From com­edy to con­flict, Lorn Drama Fes­ti­val serves up full menu of plays

The Oban Times - - Leisure -

THE 20th Lorn Drama Fes­ti­val put on an­other fine pro­gramme of plays for the crowds at Oban’s Cor­ran Halls last week.

The fes­ti­val put on three nights of live theatre for the au­di­ence’s en­joy­ment, from drama so­ci­eties from Ben­der­loch, Seil, Taynuilt, Dal­mally and Ac­cent from Camp­bel­town – but sadly not Lochgilp­head Drama Club, which had to pull out due to ill­ness on the Fri­day.

The last-minute re­place­ment acts, which were not judged, in­cluded a hu­mor­ous talk ti­tled A Tale of Two Ships by the Oban War and Peace Mu­seum’s Bill Leech, which ranged from sto­ries of an es­caped mon­key in Ben­der­loch to ship­wrecks car­ry­ing 50,000 left-footed san­dals.

Linda Robb per­formed a short com­edy by Ge­off Parker called ‘Is That You Clint?’ about meet­ing her heavy-breath­ing stalker, and Anuschka Miller per­formed her orig­i­nal story A Lit­tle Voice.

Vivi­enne Price, Kath­leen Han­ni­gan and Carol Thom­son then read Robert Ser­vice’s poem The Hag­gis of Pri­vate McPhee, sent to the WWI sol­dier for a Burns Sup­per in his trench, be­fore a Ger­man bomb blows it up, but the thought of the hag­gis drives a leg­less McPhee back to the line.

The fes­ti­val fea­tured seven plays, in­clud­ing Last Tango In Lit­tle Grim­ley by Dal­mally and Lochawe Drama Group, and Tom Stop­pard’s A Sep­a­rate Peace by Ben­der­loch and North Con­nel Drama Club. The fes­ti­val’s ad­ju­di­ca­tor Dave Ben­nett praised the qual­ity of all the per­for­mances, as did au­di­ence mem­bers.

Taynuilt and District Drama So­ci­ety’s per­for­mance of Trio won the big­gest clus­ter of tro­phies: best moment in com­edy, the ad­ju­di­ca­tor’s award, and the high­est marks for dra­matic pro­duc­tion.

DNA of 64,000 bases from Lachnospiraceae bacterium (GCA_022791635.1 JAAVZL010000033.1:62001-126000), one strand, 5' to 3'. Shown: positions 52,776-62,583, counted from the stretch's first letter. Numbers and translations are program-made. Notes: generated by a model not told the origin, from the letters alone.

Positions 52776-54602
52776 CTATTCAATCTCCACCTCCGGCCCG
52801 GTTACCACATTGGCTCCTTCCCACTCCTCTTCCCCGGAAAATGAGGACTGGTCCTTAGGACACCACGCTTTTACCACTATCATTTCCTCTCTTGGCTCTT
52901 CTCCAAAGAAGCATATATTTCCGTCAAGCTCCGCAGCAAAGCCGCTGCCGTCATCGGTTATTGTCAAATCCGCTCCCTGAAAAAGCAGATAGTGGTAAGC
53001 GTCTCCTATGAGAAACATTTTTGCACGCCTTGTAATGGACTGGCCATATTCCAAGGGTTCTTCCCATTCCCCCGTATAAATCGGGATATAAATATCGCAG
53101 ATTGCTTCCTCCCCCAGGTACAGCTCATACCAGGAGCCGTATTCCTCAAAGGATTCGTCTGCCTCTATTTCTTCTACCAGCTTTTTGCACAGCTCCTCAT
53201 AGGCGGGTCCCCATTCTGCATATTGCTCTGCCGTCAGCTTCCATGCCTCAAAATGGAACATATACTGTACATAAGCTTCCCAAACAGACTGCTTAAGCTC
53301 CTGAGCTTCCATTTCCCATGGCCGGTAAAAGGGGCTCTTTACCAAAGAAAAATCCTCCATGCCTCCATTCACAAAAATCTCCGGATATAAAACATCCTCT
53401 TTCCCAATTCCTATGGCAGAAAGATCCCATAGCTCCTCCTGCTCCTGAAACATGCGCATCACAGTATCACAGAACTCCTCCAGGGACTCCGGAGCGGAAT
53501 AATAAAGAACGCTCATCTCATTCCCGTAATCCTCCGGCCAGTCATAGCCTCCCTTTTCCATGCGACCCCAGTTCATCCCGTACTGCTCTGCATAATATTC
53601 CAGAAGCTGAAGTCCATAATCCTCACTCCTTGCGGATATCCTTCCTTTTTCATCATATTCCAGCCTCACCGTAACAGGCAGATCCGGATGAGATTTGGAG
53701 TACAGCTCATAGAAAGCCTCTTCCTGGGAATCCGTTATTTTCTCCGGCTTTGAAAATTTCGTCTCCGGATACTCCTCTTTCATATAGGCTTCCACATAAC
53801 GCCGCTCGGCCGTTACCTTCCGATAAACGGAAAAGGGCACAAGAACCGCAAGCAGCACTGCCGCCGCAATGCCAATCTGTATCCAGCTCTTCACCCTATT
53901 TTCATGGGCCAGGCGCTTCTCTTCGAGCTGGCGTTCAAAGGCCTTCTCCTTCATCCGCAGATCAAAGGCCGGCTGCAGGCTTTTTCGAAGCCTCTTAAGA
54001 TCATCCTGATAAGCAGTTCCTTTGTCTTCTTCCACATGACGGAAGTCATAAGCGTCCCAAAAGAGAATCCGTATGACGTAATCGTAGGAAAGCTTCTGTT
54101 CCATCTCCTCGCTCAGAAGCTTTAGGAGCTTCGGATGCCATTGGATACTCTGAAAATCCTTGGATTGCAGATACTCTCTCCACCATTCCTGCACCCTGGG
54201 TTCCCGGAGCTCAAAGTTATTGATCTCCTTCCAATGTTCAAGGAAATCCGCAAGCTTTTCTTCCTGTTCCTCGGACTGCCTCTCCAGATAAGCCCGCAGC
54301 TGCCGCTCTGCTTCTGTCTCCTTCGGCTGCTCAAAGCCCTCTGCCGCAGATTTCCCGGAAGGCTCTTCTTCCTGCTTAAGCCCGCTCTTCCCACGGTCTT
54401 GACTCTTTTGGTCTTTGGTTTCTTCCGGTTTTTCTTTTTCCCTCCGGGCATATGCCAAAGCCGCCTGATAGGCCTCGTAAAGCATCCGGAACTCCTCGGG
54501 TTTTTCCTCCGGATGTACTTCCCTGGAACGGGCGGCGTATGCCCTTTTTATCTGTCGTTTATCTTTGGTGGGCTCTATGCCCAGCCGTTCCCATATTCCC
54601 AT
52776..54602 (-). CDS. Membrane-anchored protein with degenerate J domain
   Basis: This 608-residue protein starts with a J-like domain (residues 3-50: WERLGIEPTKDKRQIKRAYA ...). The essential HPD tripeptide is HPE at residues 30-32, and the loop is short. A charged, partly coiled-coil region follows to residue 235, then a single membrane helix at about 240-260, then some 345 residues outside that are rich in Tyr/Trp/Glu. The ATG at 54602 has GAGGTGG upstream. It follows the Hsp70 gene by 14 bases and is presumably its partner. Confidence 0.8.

Vivi­enne and David Price, the play’s pro­ducer and sound man­ager re­spec­tively, said: ‘Trio is set in a con­cert hall and fea­tures three char­ac­ters, Vi­o­lin, Vi­ola and Cello, who go through the mo­tions of farce to sav­age ends.

‘The au­thor, James Saun­ders, said of his work: ‘If there is any theme that runs through my work, it is the ab­sur­dity of find­ing logic in any­thing.’ His play, Trio, is a good ex­am­ple of what he meant.

‘It is an ex­tremely chal­leng­ing en­sem­ble piece both for the ac­tors and the tech­ni­cal team and what we achieved was due to their to­tal com­mit­ment to the play.

‘We had no idea how the au­di­ence would re­act to the piece and we were amazed and de­lighted with the re­sult.’

In the ju­nior sec­tion, Taynuilt and District Drama So­ci­ety (Ju­niors) won first prize with Mark Rees’ mov­ing wartime play Re­mem­brance set in a Bri­tish park in 1915, fol­lowed in sec­ond place by Ben­der­loch and North Con­nel Drama Club (Ju­niors) with their comic pro­duc­tion Prof’s Big Idea by Ge­off Bam­ber. Re­mem­brance’s end scene also earned the award for the best moment in theatre.

Seil Drama Group’s play set on an is­land called All By My­self picked up the stage man­age­ment award, and the high­est marks for stage set was won by The Magic Round­about per­formed by Ac­cent Play­ers, about two road work­ers who find a lady camp­ing on a round­about.

The fes­ti­val’s chair David Price said: ‘ Whilst I am de­lighted to see a small resur­gence of in­ter­est in am­a­teur theatre, I think it is true to say that all our lo­cal so­ci­eties are on the look out for new blood. So, if you’re in­spired to take part, don’t hes­i­tate to get in touch.’

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